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Discussion Starter #1
Finally looked into why the defroster wasn't working (hasn't really worked more than 1 or 2 times in the 7 years i've owned the car). was the typical wiring short in the harness by the passenger right foot. the plug was burned badly in the quadrant the defroster wires enter. 3 dollar inline fuse and 10 minutes to fix the issue....just amazing they never put a fuse in for the rear defroster....

now the question i have is, after letting the rear defroster run for about 5-10 minutes the rear window was hot enough to cause me to remove my hand because it was "hot". anyone else noticing their rear window getting this hot when running the defroster? just curious, it didn't pop the 30 amp fuse and i turned it off before letting it get any warmer, was kind of afraid to see what happened if it didn't lol.
 

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There is a fuse for the rear defogger.

The fuse isnt the issue causing melted connectors though. The problem isnt even excessive electrical current. Its restricted electrical current flow, The terminals buildup up resistance, the resistance actually lowers the circuit amperage but it causes heat buildup in the connector. the connectors melt due to heat build up from excessive resistance. This is the same reason headlight sockets melt. (and blower resistors, and cooling fans, and every other melted connector on a GM vehicle.) Dielectric lubricant is the solution (or larger surface area, more durable, lower resistance terminals....)
 

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Yeah, actually, if I remember correctly, adding an in-line fuse was NOT a good idea (if you read through that entire "rear defroster fix" thread, you'll see where that was eventually pointed out. Since there is already a fuse, the "extra" fuse caused issues (I believe).

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Discussion Starter #4
ok i re-read the article and it appears just a jumper wire past the plug is the fix. now until i can get around to fixing my fix, i'll just pull the fuse i installed so it doesn't cause a greater issue.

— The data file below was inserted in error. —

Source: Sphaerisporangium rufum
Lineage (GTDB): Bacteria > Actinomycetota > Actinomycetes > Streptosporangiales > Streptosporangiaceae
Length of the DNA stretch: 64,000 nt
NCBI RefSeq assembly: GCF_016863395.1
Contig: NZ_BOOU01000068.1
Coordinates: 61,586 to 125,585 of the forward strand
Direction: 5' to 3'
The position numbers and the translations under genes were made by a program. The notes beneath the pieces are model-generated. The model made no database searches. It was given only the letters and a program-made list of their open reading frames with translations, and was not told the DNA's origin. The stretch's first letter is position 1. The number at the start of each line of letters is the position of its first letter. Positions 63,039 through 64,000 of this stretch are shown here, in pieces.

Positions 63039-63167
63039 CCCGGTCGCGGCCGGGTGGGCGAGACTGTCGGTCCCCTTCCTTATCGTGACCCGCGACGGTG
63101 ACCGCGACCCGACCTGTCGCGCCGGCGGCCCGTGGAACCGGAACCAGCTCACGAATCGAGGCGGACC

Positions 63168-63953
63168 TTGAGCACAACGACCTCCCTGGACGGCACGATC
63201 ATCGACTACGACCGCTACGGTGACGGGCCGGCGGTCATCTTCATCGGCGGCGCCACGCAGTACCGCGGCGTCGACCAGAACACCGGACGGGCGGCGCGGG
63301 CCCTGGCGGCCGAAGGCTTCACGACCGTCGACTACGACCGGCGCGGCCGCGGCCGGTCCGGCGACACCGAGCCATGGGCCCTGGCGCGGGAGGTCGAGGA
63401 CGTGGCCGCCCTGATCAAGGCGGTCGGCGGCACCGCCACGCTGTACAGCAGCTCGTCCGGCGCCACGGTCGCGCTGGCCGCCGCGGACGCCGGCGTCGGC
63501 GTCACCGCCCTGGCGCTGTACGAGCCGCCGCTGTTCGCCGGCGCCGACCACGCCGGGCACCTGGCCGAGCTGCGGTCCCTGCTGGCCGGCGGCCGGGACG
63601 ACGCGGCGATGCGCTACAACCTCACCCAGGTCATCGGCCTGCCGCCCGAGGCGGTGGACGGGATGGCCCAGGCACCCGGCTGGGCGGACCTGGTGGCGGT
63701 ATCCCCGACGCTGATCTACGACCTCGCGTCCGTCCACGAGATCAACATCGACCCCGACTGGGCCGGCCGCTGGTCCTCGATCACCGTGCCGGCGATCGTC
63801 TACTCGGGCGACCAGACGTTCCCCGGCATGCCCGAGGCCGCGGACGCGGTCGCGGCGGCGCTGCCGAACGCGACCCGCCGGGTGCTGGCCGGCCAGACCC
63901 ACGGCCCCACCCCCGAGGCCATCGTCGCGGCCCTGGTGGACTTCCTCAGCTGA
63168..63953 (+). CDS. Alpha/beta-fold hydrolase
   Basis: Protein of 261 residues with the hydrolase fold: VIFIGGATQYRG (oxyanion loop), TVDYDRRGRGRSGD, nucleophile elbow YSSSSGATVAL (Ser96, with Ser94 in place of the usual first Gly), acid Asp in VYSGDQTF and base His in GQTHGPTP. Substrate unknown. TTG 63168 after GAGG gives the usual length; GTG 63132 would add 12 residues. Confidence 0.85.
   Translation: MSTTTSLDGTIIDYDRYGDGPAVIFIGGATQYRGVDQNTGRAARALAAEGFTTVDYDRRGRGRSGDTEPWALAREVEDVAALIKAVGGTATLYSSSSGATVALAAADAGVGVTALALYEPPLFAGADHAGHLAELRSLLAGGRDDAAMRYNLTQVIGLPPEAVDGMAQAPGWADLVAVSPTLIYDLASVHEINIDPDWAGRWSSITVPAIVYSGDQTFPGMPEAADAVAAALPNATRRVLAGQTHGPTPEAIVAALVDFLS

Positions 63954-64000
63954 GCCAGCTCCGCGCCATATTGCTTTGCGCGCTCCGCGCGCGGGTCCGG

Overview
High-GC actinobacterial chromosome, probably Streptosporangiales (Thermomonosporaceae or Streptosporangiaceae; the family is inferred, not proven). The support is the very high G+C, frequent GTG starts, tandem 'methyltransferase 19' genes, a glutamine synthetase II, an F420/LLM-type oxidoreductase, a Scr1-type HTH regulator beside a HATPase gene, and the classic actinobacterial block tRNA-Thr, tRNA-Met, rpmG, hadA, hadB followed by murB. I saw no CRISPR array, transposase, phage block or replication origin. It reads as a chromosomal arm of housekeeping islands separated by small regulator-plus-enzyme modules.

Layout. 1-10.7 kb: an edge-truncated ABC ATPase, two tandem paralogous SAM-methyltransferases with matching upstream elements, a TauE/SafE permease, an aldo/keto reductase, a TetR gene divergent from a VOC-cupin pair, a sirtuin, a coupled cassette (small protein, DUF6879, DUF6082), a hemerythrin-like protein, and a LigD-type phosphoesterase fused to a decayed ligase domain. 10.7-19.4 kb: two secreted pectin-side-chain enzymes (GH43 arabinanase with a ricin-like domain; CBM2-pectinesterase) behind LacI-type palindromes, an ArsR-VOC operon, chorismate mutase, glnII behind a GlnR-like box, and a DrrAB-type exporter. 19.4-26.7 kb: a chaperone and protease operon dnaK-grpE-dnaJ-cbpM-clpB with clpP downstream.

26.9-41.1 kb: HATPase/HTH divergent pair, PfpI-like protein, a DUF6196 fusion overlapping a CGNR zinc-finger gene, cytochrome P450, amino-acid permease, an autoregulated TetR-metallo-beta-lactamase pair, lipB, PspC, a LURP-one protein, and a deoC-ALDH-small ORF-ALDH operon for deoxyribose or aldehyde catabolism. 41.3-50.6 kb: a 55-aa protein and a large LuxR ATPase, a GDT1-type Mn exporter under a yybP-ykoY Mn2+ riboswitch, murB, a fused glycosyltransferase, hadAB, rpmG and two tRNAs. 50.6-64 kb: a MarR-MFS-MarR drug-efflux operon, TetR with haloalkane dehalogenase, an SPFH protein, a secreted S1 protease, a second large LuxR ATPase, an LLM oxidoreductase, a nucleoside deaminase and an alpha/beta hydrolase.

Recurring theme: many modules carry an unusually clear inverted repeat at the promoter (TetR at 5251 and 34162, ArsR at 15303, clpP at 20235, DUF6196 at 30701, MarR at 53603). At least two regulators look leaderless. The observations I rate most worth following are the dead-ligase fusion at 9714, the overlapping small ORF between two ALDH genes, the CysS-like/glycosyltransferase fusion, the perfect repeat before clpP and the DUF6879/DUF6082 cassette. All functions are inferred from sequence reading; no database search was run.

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Youre not likely to cause a greater issue. the circuit is still protected by the factory fuse. So as long as your replacement wiring/fuse holder has the same ampacity rating your safe.

The issue is that putting in a fused jumper wire to bypass the connector with the burnt terminals doesnt actually solve anything unless the jumper you put in has lower resistance than the failed terminals, and greater resistance to "fretting" which is the motion induced resistance problem that causes the burning in the first place. I wouldnt stress over it too much if you used quality fuse holder.wiring and made a good connection :)
 

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Here is a link to the original repair write-up:

[ame]http://www.impalaforums.com/showthread.php?t=251292[/ame]

The folks that used an in-line fuse had heat-related issues - and one even caught on fire! :) It was mentioned that the additional in-line fuse increased resistance, which caused the extra heat. No sure if the issues are due to low-quality in-line fuses, in-line fuses with incorrect "specs" for the job or some other issue, but I wouldn't risk using one - it sounds like it can only cause potential issues - and certainly not help at all.

In fact, I'm going to add a "moderator note" to the OP in that thread so that people know not to use an in-line fuse - just in case they don't read through the thread and stop after the first post...

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Thanks jtrosky, Ill look at that and see what was recommended and how it compares to actual best practices.
 

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Where is the fuse located? I had the dealer fix my defogger years ago because of the ongoing problem Chevy won't talk about. Now it stopped working again. I'd like to try the cheapest option first but don't see where the fuse is located.
 

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Where is the fuse located? I had the dealer fix my defogger years ago because of the ongoing problem Chevy won't talk about. Now it stopped working again. I'd like to try the cheapest option first but don't see where the fuse is located.
The fuse is located in the Under hood fuse block and is listed as BATT 3 and is a 40 amp fuse.

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It draws a huge amount of current, so the thing is to use heavy enough gage wire to not restrict the current, which then causes heat and failure/fire.

I never had this problem in the '10, because the grid itself had broken from sun exposure/cleaning action.

I'd check for power at the connector to the grid to see if the connector at the footwell is still good before taking anything apart. If there is current at the connector at the grid, when the rear defog switch is activated, then the issue is the grid itself.

I'd considered fixing my grid, but got fixated on just flipping it to get the Limited, so I didn't bother to fix it, and traded it in needing the repair.

The grid can be repaired with a special conductive paint you apply like a fingernail polish paint at the broken element location(s).

This is a generic fix for any brand's rear defroster grid, vids on YouTube explain it well.
 
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